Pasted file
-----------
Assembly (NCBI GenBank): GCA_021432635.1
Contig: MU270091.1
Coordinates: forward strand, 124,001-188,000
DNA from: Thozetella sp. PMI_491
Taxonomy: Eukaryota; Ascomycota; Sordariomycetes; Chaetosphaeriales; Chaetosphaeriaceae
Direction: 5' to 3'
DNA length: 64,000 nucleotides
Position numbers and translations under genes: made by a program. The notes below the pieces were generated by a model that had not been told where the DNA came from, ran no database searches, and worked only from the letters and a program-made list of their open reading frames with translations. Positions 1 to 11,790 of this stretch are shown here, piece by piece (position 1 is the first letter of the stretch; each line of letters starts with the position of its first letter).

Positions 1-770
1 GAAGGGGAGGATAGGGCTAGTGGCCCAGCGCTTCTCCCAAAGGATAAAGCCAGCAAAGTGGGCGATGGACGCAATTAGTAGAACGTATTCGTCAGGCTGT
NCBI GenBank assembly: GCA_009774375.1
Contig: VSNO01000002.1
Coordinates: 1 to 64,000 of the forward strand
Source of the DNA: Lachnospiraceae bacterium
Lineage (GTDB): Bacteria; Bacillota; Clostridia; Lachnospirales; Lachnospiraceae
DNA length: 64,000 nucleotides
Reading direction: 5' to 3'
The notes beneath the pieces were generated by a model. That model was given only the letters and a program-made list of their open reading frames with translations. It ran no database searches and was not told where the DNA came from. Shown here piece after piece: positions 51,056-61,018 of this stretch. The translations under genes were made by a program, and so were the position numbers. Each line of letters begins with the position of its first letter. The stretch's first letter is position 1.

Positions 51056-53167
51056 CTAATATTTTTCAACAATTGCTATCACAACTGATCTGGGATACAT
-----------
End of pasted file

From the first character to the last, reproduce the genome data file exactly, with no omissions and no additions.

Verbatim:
Assembly (NCBI GenBank): GCA_021432635.1
Contig: MU270091.1
Coordinates: forward strand, 124,001-188,000
DNA from: Thozetella sp. PMI_491
Taxonomy: Eukaryota; Ascomycota; Sordariomycetes; Chaetosphaeriales; Chaetosphaeriaceae
Direction: 5' to 3'
DNA length: 64,000 nucleotides
Position numbers and translations under genes: made by a program. The notes below the pieces were generated by a model that had not been told where the DNA came from, ran no database searches, and worked only from the letters and a program-made list of their open reading frames with translations. Positions 1 to 11,790 of this stretch are shown here, piece by piece (position 1 is the first letter of the stretch; each line of letters starts with the position of its first letter).

Positions 1-770
1 GAAGGGGAGGATAGGGCTAGTGGCCCAGCGCTTCTCCCAAAGGATAAAGCCAGCAAAGTGGGCGATGGACGCAATTAGTAGAACGTATTCGTCAGGCTGT
NCBI GenBank assembly: GCA_009774375.1
Contig: VSNO01000002.1
Coordinates: 1 to 64,000 of the forward strand
Source of the DNA: Lachnospiraceae bacterium
Lineage (GTDB): Bacteria; Bacillota; Clostridia; Lachnospirales; Lachnospiraceae
DNA length: 64,000 nucleotides
Reading direction: 5' to 3'
The notes beneath the pieces were generated by a model. That model was given only the letters and a program-made list of their open reading frames with translations. It ran no database searches and was not told where the DNA came from. Shown here piece after piece: positions 51,056-61,018 of this stretch. The translations under genes were made by a program, and so were the position numbers. Each line of letters begins with the position of its first letter. The stretch's first letter is position 1.

Positions 51056-53167
51056 CTAATATTTTTCAACAATTGCTATCACAACTGATCTGGGATACAT